Australia finds AU$325bn down the back of the sofa

Equivalent to almost £10,000 per person.

Australia is doing significantly better than it thought, it turns out, after the official statistics agency released a revision to a report on aggregate household assets which included a huge upward revision to estimates for equity holdings - stocks and shares.

AU$325bn was added to the cumulative share assets of Australian households, a revision worth almost £10,000 per household, and it raised the total from AU$2.77trn to $3.1trn.

Reuters' Wayne Cole reports:

"This issue incorporates new estimates for households holding of unlisted shares and other equity in other private non financial corporations," the statistician drily noted.

The value of such equity is now put at A$383 billion at the end of March, compared to the original A$91 billion.

It's not quite as bad as the Sunday Times declaring that there are just 100 cod in the North Sea (the actual figure is closer to 500 million), but nonetheless, the revision by the Australian Bureau of Statistics must rank as one of the largest by an official statistics agency ever. It certainly puts the ONS' revision of last quarter's change in GDP - which they initially estimated to be a 0.7 per cent contraction, and later revised upwards to "just" 0.4 per cent contraction - in context.

Alex Hern is a technology reporter for the Guardian. He was formerly staff writer at the New Statesman. You should follow Alex on Twitter.

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To stop Jeremy Corbyn, I am giving my second preference to Andy Burnham

The big question is whether Andy Burnham or Yvette Cooper will face Jeremy in the final round of this election.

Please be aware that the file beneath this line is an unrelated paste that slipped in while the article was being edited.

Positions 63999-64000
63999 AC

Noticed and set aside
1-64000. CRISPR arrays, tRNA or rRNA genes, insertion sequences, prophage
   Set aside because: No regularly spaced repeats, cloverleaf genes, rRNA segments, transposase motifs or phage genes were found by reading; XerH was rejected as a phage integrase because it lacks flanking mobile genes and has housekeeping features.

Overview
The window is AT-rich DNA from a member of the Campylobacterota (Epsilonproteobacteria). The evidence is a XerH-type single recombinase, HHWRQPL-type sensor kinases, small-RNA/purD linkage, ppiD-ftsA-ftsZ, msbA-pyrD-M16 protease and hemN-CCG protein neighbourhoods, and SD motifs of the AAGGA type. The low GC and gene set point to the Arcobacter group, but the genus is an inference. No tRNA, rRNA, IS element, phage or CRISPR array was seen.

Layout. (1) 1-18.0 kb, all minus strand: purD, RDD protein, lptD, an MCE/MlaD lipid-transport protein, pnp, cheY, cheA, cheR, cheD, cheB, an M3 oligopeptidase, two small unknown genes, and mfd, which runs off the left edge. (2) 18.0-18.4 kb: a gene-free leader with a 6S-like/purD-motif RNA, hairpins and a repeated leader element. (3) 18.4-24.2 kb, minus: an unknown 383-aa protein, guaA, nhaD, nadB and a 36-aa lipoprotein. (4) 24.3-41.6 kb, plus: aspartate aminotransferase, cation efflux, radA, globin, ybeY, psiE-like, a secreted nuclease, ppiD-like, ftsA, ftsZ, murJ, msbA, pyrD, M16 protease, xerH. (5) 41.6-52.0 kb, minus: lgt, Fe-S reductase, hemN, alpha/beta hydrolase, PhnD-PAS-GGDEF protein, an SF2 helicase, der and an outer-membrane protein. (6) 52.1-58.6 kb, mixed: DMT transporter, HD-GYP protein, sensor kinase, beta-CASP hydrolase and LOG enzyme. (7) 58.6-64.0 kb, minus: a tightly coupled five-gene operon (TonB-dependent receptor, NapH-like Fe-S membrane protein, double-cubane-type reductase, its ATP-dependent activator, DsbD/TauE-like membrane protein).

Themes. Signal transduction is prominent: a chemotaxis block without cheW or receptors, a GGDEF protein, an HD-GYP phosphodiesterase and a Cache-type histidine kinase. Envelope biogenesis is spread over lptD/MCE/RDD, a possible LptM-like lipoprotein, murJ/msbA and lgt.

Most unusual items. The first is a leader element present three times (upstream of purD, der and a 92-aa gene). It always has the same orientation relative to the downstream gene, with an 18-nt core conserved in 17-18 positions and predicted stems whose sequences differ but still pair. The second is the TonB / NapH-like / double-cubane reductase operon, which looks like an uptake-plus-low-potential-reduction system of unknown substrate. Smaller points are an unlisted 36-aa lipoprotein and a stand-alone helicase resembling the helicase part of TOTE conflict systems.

Voting is now underway in the Labour leadership election. There can be no doubt that Jeremy Corbyn is the frontrunner, but the race isn't over yet.

I know from conversations across the country that many voters still haven't made up their mind.

Some are drawn to Jeremy's promises of a new Jerusalem and endless spending, but worried that these endless promises, with no credibility, will only serve to lose us the next general election.

Others are certain that a Jeremy victory is really a win for Cameron and Osborne, but don't know who is the best alternative to vote for.

I am supporting Liz Kendall and will give her my first preference. But polling data is brutally clear: the big question is whether Andy Burnham or Yvette Cooper will face Jeremy in the final round of this election.

Andy can win. He can draw together support from across the party, motivated by his history of loyalty to the Labour movement, his passionate appeal for unity in fighting the Tories, and the findings of every poll of the general public in this campaign that he is best placed candidate to win the next general election.

Yvette, in contrast, would lose to Jeremy Corbyn and lose heavily. Evidence from data collected by all the campaigns – except (apparently) Yvette's own – shows this. All publicly available polling shows the same. If Andy drops out of the race, a large part of the broad coalition he attracts will vote for Jeremy. If Yvette is knocked out, her support firmly swings behind Andy.

We will all have our views about the different candidates, but the real choice for our country is between a Labour government and the ongoing rightwing agenda of the Tories.

I am in politics to make a real difference to the lives of my constituents. We are all in the Labour movement to get behind the beliefs that unite all in our party.

In the crucial choice we are making right now, I have no doubt that a vote for Jeremy would be the wrong choice – throwing away the next election, and with it hope for the next decade.

A vote for Yvette gets the same result – her defeat by Jeremy, and Jeremy's defeat to Cameron and Osborne.

In the crucial choice between Yvette and Andy, Andy will get my second preference so we can have the best hope of keeping the fight for our party alive, and the best hope for the future of our country too.

Tom Blenkinsop is the Labour MP for Middlesbrough South and East Cleveland